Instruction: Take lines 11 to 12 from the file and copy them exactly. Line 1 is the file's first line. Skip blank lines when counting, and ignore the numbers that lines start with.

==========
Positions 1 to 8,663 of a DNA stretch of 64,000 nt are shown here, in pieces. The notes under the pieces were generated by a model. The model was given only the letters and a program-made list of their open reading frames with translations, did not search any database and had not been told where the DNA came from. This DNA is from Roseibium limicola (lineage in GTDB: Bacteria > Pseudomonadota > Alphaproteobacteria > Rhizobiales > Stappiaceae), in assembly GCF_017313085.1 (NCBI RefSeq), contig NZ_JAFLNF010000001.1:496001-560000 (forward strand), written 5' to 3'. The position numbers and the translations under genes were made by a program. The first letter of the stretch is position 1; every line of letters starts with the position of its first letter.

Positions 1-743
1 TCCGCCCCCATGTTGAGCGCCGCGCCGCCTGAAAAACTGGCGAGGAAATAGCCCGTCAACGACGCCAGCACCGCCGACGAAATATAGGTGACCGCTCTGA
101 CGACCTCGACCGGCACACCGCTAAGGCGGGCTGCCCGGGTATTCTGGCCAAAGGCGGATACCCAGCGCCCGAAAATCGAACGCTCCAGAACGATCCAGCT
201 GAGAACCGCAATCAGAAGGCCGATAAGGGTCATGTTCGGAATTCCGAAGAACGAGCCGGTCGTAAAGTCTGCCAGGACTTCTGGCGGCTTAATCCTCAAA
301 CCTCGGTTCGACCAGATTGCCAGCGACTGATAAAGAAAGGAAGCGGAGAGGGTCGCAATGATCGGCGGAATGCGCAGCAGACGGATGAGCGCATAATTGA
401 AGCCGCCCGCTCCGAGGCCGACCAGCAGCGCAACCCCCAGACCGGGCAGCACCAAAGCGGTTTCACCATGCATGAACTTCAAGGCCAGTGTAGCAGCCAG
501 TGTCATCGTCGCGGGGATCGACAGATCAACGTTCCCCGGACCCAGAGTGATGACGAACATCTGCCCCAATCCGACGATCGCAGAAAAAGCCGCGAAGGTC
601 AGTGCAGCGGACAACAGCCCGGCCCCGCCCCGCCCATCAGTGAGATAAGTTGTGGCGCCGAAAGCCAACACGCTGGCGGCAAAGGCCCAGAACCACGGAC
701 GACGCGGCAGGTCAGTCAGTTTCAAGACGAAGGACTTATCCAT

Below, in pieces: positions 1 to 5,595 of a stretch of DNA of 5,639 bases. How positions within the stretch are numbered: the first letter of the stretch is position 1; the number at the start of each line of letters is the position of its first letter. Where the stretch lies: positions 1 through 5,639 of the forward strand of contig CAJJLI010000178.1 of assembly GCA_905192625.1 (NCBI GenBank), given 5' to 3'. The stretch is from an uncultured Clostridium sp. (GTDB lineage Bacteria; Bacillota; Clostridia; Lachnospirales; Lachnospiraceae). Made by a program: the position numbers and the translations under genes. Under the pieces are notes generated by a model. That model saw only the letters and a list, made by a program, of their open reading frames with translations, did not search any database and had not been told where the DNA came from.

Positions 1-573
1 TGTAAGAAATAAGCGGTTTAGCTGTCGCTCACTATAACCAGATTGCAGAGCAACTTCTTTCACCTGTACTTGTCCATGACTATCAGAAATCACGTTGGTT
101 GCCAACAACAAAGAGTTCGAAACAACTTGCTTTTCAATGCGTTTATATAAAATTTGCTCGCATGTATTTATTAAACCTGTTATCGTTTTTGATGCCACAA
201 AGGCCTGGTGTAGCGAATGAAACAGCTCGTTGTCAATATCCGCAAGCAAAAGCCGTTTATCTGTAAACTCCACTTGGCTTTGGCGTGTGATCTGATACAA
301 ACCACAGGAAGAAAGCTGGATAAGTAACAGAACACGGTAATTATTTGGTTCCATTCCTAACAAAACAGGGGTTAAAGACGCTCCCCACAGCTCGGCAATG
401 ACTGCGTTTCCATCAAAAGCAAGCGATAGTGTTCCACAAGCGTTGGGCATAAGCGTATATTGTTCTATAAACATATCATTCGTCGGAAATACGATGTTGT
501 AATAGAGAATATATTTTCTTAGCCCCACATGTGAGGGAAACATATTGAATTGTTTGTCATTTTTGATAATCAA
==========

Below, in pieces: positions 1 to 5,595 of a stretch of DNA of 5,639 bases. How positions within the stretch are numbered: the first letter of the stretch is position 1; the number at the start of each line of letters is the position of its first letter. Where the stretch lies: positions 1 through 5,639 of the forward strand of contig CAJJLI010000178.1 of assembly GCA_905192625.1 (NCBI GenBank), given 5' to 3'. The stretch is from an uncultured Clostridium sp. (GTDB lineage Bacteria; Bacillota; Clostridia; Lachnospirales; Lachnospiraceae). Made by a program: the position numbers and the translations under genes. Under the pieces are notes generated by a model. That model saw only the letters and a list, made by a program, of their open reading frames with translations, did not search any database and had not been told where the DNA came from.

Positions 1-573